The Supreme Court has declined to hear advisory opinion applications filed by Nandi, Kericho and Makueni counties seeking clarification on legality of the proposed amendments of the constitution under the Building Bridges Initiative (BBI).
The three counties wanted the apex court to interpret role of county assemblies in the process when dealing with a constitution amendment Bill and whether a proposed amendment to the Constitution should only be limited to one issue. They also wanted the court to interpret whether national or county governments or State and public officers can promote constitutional amendment through a popular initiative.
Petition at High Court
But the court, in a ruling read virtually by justice Smokin Wanjala, said though it has the authority to hear the applications, it will not exercise its powers because the issues raised are similar to those pending determination at the High Court in a consolidated petition.
The hearing of the High Court petition is scheduled to start tomorrow before a five-judge bench presided by judge professor Joel Ngugi.
In declining to hear the Advisory Opinion applications, the Supreme Court a perusal of the High Court file disclosed that the issues highlighted for determination are substantively similar and there is possibility of both courts rendering their declarations at the same time.
This also pose possibility of a confusion to the public on judicial pronouncements, said justice Wanjala while noting that the matters before the two courts are of great public interest and urgent.
"We have considered import of issues for determination in the references (Advisory Opinion applications) and in the pending petitions. They need deep interpretation. We do not see how the High Court can determine the issues without addressing the questions at the Supreme Court," said the apex court. The High Court petitions were filed before the advisory opinion references.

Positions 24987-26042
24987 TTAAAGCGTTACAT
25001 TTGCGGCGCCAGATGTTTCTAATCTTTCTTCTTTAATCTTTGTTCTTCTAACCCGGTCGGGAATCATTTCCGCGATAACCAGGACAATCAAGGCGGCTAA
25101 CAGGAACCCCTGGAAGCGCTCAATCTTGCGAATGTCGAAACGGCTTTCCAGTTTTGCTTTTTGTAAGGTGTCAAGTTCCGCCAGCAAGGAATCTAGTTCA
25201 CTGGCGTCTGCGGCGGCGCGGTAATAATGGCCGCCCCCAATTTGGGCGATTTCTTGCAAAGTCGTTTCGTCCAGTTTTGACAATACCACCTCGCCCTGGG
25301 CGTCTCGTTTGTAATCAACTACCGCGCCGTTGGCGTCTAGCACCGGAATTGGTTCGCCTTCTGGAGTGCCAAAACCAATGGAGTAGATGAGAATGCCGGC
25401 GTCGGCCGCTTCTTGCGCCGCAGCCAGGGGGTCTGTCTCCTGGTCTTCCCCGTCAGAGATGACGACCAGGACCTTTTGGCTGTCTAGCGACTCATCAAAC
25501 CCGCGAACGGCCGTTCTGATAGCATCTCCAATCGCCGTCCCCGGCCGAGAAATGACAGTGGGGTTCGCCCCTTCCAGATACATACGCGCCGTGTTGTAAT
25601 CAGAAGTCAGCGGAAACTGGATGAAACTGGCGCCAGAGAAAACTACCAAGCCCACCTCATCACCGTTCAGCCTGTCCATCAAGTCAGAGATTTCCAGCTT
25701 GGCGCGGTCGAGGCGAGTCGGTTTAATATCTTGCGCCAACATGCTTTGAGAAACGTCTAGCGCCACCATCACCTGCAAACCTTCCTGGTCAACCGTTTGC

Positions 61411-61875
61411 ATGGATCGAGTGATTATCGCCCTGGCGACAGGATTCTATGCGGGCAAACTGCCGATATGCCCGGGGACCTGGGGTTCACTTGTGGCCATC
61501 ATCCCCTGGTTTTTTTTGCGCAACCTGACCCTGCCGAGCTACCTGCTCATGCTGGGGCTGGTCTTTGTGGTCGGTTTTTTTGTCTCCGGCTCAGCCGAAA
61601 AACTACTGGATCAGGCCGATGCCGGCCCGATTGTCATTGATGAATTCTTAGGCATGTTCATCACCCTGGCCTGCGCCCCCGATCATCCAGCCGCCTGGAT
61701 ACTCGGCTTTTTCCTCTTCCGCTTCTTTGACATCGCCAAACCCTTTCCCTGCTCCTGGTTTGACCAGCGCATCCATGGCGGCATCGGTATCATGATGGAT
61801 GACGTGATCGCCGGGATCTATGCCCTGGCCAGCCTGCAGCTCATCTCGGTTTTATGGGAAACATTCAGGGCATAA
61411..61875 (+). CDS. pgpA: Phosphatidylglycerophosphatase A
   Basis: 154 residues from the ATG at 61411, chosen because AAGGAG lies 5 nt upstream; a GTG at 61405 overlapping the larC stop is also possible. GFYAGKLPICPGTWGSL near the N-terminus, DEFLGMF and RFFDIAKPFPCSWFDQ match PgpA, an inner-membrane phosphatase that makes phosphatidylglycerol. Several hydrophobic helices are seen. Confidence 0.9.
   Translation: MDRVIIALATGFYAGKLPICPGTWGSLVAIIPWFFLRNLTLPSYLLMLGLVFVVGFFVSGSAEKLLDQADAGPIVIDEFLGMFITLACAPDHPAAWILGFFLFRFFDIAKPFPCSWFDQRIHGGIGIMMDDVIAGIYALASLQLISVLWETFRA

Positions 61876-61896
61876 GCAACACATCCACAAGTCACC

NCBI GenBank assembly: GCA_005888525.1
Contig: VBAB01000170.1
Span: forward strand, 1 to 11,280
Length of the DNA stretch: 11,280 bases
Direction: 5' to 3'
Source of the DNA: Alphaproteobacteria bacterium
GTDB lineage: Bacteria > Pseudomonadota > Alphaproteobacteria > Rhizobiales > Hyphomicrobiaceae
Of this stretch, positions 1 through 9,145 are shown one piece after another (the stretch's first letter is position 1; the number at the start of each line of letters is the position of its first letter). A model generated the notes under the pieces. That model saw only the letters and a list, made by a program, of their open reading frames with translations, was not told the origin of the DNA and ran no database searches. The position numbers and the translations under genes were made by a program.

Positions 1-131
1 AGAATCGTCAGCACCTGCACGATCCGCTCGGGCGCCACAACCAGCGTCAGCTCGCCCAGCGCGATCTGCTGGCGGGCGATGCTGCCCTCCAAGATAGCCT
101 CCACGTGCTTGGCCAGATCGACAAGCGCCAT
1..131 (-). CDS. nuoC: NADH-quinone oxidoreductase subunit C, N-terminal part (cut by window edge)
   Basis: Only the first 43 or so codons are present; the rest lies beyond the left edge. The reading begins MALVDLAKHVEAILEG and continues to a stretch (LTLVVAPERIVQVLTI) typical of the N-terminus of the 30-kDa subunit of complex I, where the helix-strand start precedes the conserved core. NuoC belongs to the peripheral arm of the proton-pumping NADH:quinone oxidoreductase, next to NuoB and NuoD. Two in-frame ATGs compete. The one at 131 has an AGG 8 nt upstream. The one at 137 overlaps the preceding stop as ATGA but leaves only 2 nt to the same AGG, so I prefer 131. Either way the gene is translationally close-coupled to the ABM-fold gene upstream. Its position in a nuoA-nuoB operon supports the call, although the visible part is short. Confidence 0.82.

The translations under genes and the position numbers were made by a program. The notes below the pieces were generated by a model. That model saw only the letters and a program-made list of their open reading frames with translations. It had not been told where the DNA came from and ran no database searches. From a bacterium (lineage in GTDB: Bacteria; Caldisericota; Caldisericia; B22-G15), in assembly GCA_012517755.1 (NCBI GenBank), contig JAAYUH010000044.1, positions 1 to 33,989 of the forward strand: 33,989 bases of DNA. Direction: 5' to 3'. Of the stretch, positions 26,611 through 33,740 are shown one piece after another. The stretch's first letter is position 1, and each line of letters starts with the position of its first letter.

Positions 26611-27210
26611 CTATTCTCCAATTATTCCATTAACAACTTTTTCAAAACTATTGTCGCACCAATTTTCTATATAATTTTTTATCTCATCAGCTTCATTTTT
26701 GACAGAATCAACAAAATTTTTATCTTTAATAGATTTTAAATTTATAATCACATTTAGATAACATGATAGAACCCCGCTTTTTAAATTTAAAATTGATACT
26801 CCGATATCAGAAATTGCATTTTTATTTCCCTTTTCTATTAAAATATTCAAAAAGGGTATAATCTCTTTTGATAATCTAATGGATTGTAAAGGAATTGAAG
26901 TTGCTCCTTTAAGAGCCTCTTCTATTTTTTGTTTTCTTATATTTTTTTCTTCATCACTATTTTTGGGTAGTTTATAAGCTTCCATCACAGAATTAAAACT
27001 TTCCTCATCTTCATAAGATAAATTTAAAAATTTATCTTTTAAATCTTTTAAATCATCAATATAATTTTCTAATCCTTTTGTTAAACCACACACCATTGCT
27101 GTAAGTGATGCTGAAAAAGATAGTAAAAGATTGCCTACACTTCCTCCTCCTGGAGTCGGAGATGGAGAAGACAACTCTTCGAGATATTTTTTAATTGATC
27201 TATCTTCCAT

The issue of similarity of matters was raised by Attorney General Kihara Kariuki's counsel, Emmanuel Bitta, who had also urged the court to down its tools on the references.
The counsel expressed fear that there could be confusing and conflicting pronouncements on the matter by the two courts.
"The questions posed in the applications are the same being determined at High Court. It is interesting to have concurrent proceedings to determine same matters," said Mr Bitta while responding to a question by the Acting Chief Justice Philomena Mwilu on whether 'whatever is happening at the High Court has a bearing on the advisory opinions?'.
However, lawyers Elisha Ongoya for Nandi and Kericho county assemblies had a different opinion saying the cases at the Supreme Court and the High Court can run simultaneously.
Among the issues that the Attorney General pointed out as similar and could lead to conflicting findings by the two superior courts, is a question on whether the government can be promoter of Constitutional changes through popular initiative (under article 257) instead of using the parliamentary initiative as provided in article 256 of the Constitution.
Another contentious issue is on the decision of the government to use public resources to advocate for a referendum and collection of endorsement signatures by administration officers, a benefit that is not available to civilians who are pushing for the same.
The other question that is similar is whether under provisions of Article 257 (5) and (7 ) of the Constitution the term “consideration” and “approve” provides room to County Assemblies and Parliament to alter and improve the contents of the Bill so as to incorporate divergent views raised through public participation.
Currently, the county assemblies are supposed to just vote as pro or against a constitutional amendment Bill but not amending.
Another similar issue is on whether a single question or multi-choice referendum should ensue when the amendment Bill contains a multiplicity of issues addressing different constitutional matters.